The occurrence of reindeer calves in the diet of nesting Golden Eagles in Finnmark, northern Norway

Golden Eagle (Aquila chrysaetos) Science Article 3


To assess the importance of semi-domesticated reindeer Rangifer tarandus calves in the diet of Golden Eagles Aquila chrysaetos, in Finnmark (northern Norway), we collected prey remains at 37 nests over six years (2001-2006). The study area was divided into 1) a fjord area, which is an important calving area for reindeer, and 2) an inland area where few reindeer give birth. 469 prey items were collected over the years. The diet of eagles was numerically dominated by birds (73% of collected prey items), especially willow/rock ptarmigan Lagopus spp. (51%), whilemammalsmade up 27%,withmountain hare Lepus timidus as themost common species.Remains of reindeer calveswere found in half of the nests studied and made up 8.5% of the collected prey items: 13.2% in the fjord area and 6.5% in the inland area. There was a higher chance of finding reindeer calves at nests in the fjord area than inland, and in nests situated in birch forest than in pine forest. The number of reindeer calves in the Golden Eagle diet in Finnmark corroborates well other studies from northern Fennoscandia. The importance of the Golden Eagle as a predator on reindeer can’t, however, be assessed here.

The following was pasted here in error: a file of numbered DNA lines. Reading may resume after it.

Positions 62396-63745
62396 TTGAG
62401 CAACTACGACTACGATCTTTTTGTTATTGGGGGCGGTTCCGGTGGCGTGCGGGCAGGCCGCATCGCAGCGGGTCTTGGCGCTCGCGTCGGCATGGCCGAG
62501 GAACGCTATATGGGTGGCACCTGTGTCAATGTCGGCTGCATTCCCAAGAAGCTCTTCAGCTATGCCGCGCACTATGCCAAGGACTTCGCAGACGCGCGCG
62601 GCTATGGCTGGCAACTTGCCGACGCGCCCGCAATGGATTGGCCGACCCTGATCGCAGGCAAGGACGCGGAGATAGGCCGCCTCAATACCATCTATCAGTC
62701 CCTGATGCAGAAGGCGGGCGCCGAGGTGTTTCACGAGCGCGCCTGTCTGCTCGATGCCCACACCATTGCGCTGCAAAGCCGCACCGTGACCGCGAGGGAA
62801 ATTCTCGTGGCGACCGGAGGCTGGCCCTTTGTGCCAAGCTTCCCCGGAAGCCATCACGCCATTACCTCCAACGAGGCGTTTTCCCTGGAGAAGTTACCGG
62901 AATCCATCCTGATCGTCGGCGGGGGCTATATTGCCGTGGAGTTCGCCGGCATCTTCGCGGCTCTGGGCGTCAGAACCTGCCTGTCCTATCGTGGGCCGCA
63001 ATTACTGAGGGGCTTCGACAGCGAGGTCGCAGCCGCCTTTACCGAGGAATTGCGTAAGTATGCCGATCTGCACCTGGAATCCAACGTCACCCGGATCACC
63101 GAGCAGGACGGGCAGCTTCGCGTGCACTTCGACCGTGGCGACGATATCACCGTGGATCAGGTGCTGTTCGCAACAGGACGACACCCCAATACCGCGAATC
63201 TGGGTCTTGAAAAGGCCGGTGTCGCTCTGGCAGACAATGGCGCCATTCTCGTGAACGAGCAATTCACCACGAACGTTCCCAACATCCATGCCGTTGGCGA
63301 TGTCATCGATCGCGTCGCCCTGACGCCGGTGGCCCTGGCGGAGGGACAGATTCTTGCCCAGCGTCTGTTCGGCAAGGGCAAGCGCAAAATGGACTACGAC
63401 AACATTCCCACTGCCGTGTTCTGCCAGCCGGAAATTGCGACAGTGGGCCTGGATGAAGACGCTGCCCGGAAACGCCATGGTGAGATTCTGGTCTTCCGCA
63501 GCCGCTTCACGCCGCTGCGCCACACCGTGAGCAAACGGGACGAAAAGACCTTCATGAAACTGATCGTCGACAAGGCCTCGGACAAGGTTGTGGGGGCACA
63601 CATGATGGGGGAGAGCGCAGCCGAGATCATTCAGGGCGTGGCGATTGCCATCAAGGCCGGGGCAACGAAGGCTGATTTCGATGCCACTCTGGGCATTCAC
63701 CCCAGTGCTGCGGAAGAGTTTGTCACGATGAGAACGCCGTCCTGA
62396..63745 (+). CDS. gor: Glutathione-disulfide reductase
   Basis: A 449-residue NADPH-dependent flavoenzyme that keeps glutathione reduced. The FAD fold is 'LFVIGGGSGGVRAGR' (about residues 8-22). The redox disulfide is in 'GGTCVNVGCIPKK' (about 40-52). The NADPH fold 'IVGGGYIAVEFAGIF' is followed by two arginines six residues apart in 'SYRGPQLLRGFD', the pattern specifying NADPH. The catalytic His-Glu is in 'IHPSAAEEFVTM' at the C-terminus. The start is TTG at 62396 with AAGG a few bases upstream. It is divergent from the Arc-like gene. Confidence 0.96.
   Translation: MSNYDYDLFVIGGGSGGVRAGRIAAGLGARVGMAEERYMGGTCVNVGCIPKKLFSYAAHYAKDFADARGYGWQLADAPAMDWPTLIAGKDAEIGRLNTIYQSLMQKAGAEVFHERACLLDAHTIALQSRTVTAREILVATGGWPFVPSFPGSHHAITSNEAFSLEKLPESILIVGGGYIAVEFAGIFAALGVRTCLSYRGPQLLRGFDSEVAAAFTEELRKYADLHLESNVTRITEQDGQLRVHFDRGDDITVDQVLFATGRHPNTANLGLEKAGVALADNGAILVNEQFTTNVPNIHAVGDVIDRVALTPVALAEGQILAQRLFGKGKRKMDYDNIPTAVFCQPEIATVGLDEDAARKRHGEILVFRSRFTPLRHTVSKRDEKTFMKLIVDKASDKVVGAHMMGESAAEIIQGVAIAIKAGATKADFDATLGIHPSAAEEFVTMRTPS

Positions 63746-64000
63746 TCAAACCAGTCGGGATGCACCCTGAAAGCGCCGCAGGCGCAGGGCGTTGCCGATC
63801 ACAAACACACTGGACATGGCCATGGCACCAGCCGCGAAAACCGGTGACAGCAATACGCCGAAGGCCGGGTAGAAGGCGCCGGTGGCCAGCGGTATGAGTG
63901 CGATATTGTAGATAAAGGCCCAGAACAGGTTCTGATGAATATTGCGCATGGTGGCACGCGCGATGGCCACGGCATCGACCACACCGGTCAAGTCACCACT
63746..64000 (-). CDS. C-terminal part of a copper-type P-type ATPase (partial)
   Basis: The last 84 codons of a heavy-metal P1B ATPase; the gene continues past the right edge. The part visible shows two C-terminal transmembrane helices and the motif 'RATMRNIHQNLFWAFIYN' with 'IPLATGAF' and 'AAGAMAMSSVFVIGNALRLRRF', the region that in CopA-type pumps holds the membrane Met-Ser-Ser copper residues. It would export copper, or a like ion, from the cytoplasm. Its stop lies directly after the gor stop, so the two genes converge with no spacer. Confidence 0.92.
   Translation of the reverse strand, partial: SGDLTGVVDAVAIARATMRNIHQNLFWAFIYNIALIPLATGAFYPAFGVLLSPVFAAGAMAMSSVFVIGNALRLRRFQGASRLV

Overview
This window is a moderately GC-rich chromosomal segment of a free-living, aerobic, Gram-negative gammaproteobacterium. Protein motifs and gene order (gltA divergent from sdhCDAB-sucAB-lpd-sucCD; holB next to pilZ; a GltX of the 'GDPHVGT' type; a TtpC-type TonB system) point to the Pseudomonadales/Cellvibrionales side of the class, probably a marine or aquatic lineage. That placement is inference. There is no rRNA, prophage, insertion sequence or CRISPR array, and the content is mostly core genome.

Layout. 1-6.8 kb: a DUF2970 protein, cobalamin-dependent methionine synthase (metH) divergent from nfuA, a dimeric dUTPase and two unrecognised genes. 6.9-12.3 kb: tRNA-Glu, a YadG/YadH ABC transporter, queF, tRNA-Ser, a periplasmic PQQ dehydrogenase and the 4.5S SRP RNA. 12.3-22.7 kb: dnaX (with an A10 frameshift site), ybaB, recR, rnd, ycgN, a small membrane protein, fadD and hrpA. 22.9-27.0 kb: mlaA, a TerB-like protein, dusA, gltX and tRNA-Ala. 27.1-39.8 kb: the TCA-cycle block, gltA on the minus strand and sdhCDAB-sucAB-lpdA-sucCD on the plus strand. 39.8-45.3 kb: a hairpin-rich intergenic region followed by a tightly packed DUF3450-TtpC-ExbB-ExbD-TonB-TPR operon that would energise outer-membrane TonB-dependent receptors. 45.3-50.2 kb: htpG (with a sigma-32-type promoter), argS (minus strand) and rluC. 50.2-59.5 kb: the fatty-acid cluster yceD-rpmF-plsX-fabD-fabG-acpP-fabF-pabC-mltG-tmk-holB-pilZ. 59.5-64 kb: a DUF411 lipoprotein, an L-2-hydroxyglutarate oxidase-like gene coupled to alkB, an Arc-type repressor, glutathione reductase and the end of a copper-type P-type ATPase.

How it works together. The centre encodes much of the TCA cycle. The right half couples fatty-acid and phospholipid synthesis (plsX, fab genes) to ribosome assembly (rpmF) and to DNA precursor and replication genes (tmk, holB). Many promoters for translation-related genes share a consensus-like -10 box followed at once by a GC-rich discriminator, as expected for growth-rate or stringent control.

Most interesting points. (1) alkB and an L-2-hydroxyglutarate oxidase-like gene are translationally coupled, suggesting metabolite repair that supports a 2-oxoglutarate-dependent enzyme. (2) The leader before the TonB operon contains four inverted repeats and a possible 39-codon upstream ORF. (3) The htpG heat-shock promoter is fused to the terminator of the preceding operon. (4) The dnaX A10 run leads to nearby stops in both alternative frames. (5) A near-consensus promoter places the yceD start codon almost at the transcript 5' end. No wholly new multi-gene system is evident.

T.V. Johnsen, G.H. Systad, K.O. Jacobsen, T. Nygard & J.O. Bustnes, Ornis Fennica 84:112-118. 2007

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